• Tether has integrated with Bahamas-based Britannia Bank and Trust for dollar transfer processing.
  • Meanwhile, the full context of the stablecoin issuer’s banking relationships remains uncertain despite its $86 billion backing USD.
  • Experts say this secrecy impedes the industry, limiting regulatory approvals while discouraging risk-averse traditional players from increasing participation.

Tether (USDT), the famous stablecoin issuer, has integrated with a privately owned bank based out of the Bahamas for its dollar transfer processing. It comes as banks in the US continue to sever ties with crypto due to heightened scrutiny by regulatory bodies. The clampdown has compelled several firms to shift their businesses to other jurisdictions with better offerings.

Also Read: SEC resorts to rare tactic, files secret motion against Binance

Tether looks to the Bahamas for USD transaction processing

A Bloomberg report has revealed Tether’s new ties with Bahamian Britannia Bank and Trust. The integration is meant to help the stablecoin issuer in processing its dollar transfers.

Stablecoins are one of the most useful classes of tokens in the crypto realm, providing a means for traders to move their digital assets from one exchange to the other. They are pegged on a 1:1 ratio to the USD.

It is worth noting that USDT is the most popular stablecoin, with the majority of crypto traders and enthusiasts using it to leverage their crypto-related trades. FXStreet has reached out to Tether for full details of the integration, pending feedback.

Meanwhile, the fact that Tether remains rather vague about its banking association remains a concerning subject, as there is no clarity to how the firm accesses and stores the $86 billion of assets it uses to back the Dollar.

Experts have raised concerns over Tether not being clear about its banking relationships. For some, the lack of transparency is a major barrier. As Patrick Tan, general counsel for blockchain data analytics firm ChainArgos, puts it:

It [the secrecy] continues to be a major impediment for developing the cryptocurrency industry, deterring regulatory approvals on other matters, and discouraging traditional asset managers with little tolerance for regulatory risk from more active participation in the space.

Nevertheless, crypto firms continue to look away to jurisdictions with better business environments for their offerings. The move comes as they avoid regulatory scrutiny that has intensified this year.

The alleviation of the regulatory microscope is not limited to crypto firms, as financial institutions like banks have also succumbed to the pressure.  

Banks severing ties with crypto

Banking or money lending institutions in the US have shown clear intention to separate from crypto-related firms, repelled by intense scrutiny from regulatory bodies across the country. The crackdown has some thinking of crypto firms in the US facing the risk of becoming unbanked for the most part.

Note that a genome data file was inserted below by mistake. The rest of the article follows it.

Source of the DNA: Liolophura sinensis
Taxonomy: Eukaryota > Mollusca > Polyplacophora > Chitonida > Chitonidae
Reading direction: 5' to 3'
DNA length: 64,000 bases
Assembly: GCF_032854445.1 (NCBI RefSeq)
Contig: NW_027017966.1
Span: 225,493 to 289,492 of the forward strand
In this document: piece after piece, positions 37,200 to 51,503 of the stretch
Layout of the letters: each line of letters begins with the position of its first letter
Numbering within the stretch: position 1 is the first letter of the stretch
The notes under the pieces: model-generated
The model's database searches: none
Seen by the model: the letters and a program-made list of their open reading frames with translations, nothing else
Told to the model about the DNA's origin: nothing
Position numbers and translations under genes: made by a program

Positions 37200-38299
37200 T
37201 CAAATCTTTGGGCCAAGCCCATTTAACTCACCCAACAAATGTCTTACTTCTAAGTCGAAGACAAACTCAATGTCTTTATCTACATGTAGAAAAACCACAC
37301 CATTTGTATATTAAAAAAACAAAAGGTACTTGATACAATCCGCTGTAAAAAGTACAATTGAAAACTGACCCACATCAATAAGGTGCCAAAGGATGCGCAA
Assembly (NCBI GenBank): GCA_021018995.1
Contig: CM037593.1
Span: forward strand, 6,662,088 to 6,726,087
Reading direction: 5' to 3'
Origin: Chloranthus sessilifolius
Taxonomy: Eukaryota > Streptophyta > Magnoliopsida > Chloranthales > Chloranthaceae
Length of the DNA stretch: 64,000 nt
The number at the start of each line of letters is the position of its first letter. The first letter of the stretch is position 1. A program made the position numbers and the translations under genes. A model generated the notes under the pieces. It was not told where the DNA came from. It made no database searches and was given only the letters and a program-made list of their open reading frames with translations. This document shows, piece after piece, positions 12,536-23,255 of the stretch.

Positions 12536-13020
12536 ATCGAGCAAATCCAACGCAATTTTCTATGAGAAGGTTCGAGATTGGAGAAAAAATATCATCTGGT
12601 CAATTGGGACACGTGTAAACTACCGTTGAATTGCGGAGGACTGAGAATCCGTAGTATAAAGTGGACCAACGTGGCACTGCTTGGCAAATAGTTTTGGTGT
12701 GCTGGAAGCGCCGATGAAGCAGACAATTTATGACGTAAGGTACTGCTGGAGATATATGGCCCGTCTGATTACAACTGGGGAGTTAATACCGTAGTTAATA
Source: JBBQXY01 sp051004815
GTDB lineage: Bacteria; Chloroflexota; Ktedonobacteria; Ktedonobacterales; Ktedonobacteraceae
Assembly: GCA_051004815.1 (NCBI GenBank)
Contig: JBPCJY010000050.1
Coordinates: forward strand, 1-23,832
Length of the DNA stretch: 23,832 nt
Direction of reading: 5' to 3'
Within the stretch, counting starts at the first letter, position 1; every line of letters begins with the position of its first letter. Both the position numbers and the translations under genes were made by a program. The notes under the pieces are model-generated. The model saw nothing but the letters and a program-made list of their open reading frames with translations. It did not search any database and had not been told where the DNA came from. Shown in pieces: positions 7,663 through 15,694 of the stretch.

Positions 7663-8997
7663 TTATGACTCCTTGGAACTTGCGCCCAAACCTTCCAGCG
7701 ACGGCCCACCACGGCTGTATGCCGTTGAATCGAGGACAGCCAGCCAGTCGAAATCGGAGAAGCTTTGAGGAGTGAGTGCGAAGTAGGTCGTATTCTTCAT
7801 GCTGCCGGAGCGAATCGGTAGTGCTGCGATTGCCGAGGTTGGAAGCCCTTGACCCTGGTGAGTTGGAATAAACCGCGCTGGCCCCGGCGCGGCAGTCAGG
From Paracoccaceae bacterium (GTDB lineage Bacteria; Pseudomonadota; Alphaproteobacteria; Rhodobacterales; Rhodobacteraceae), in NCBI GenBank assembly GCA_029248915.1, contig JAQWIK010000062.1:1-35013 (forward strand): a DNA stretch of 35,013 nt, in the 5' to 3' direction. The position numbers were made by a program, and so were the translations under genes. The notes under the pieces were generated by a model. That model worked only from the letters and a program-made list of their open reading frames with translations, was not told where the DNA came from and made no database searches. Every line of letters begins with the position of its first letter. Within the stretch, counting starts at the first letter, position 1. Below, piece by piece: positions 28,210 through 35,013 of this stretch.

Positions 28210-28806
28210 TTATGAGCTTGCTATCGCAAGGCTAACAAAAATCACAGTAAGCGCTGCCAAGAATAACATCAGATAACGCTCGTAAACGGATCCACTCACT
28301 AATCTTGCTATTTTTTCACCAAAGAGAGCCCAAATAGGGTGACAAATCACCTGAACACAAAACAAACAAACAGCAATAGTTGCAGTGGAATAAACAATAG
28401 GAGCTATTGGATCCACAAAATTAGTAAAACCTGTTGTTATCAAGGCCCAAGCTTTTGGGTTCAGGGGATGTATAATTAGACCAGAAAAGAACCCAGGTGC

US lenders have demonstrated reluctance to serve crypto firms, a decision attributed to the collapse of Sam Bankman-Fried’s cryptocurrency empire, FTX. The implosion broke a pattern of banks embracing crypto firms, including the oldest bank in the US, BNY Mellon, and American banking giant State Street.

After FTX, banking regulators began warning banks about links to the crypto industry. This saw lending institutions such as New York’s Metropolitan Commercial Bank and Signature Bank begin severing relationships with crypto customers including Binance Exchange

In the aftermath, the actions constrained crypto firms’ access to payment onramps and offramps requisite for business operations. Market observers have faulted unfavorable regulations in the US for threatening to dampen America’s role in the emerging industry.

Cryptocurrency metrics FAQs

What is circulating supply?

The developer or creator of each cryptocurrency decides on the total number of tokens that can be minted or issued. Only a certain number of these assets can be minted by mining, staking or other mechanisms. This is defined by the algorithm of the underlying blockchain technology. Since its inception, a total of 19,445,656 BTCs have been mined, which is the circulating supply of Bitcoin. On the other hand, circulating supply can also be decreased via actions such as burning tokens, or mistakenly sending assets to addresses of other incompatible blockchains.

What is market capitalization?

Market capitalization is the result of multiplying the circulating supply of a certain asset by the asset’s current market value. For Bitcoin, the market capitalization at the beginning of August 2023 is above $570 billion, which is the result of the more than 19 million BTC in circulation multiplied by the Bitcoin price around $29,600.

What is trading volume?

Trading volume refers to the total number of tokens for a specific asset that has been transacted or exchanged between buyers and sellers within set trading hours, for example, 24 hours. It is used to gauge market sentiment, this metric combines all volumes on centralized exchanges and decentralized exchanges. Increasing trading volume often denotes the demand for a certain asset as more people are buying and selling the cryptocurrency.

What is funding rate?

Funding rates are a concept designed to encourage traders to take positions and ensure perpetual contract prices match spot markets. It defines a mechanism by exchanges to ensure that future prices and index prices periodic payments regularly converge. When the funding rate is positive, the price of the perpetual contract is higher than the mark price. This means traders who are bullish and have opened long positions pay traders who are in short positions. On the other hand, a negative funding rate means perpetual prices are below the mark price, and hence traders with short positions pay traders who have opened long positions.

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